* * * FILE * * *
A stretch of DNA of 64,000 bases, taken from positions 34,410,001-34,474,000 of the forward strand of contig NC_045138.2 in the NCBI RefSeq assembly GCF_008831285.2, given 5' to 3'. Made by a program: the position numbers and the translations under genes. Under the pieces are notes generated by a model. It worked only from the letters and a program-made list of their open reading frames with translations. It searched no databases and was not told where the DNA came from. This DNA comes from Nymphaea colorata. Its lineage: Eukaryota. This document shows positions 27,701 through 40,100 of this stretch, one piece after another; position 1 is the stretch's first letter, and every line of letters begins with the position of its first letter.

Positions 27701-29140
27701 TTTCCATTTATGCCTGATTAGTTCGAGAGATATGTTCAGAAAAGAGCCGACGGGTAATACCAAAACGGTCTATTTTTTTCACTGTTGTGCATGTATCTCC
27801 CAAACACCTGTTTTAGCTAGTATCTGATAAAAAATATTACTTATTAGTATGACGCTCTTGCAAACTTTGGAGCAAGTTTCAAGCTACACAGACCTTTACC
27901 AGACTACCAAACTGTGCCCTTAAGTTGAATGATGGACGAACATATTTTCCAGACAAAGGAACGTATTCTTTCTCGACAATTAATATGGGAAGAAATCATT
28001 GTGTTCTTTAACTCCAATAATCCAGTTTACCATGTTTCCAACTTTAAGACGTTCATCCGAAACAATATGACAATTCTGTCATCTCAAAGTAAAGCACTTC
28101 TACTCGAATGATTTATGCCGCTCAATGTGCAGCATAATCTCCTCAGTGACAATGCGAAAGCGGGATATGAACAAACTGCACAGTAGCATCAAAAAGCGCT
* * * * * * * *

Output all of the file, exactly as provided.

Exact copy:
A stretch of DNA of 64,000 bases, taken from positions 34,410,001-34,474,000 of the forward strand of contig NC_045138.2 in the NCBI RefSeq assembly GCF_008831285.2, given 5' to 3'. Made by a program: the position numbers and the translations under genes. Under the pieces are notes generated by a model. It worked only from the letters and a program-made list of their open reading frames with translations. It searched no databases and was not told where the DNA came from. This DNA comes from Nymphaea colorata. Its lineage: Eukaryota. This document shows positions 27,701 through 40,100 of this stretch, one piece after another; position 1 is the stretch's first letter, and every line of letters begins with the position of its first letter.

Positions 27701-29140
27701 TTTCCATTTATGCCTGATTAGTTCGAGAGATATGTTCAGAAAAGAGCCGACGGGTAATACCAAAACGGTCTATTTTTTTCACTGTTGTGCATGTATCTCC
27801 CAAACACCTGTTTTAGCTAGTATCTGATAAAAAATATTACTTATTAGTATGACGCTCTTGCAAACTTTGGAGCAAGTTTCAAGCTACACAGACCTTTACC
27901 AGACTACCAAACTGTGCCCTTAAGTTGAATGATGGACGAACATATTTTCCAGACAAAGGAACGTATTCTTTCTCGACAATTAATATGGGAAGAAATCATT
28001 GTGTTCTTTAACTCCAATAATCCAGTTTACCATGTTTCCAACTTTAAGACGTTCATCCGAAACAATATGACAATTCTGTCATCTCAAAGTAAAGCACTTC
28101 TACTCGAATGATTTATGCCGCTCAATGTGCAGCATAATCTCCTCAGTGACAATGCGAAAGCGGGATATGAACAAACTGCACAGTAGCATCAAAAAGCGCT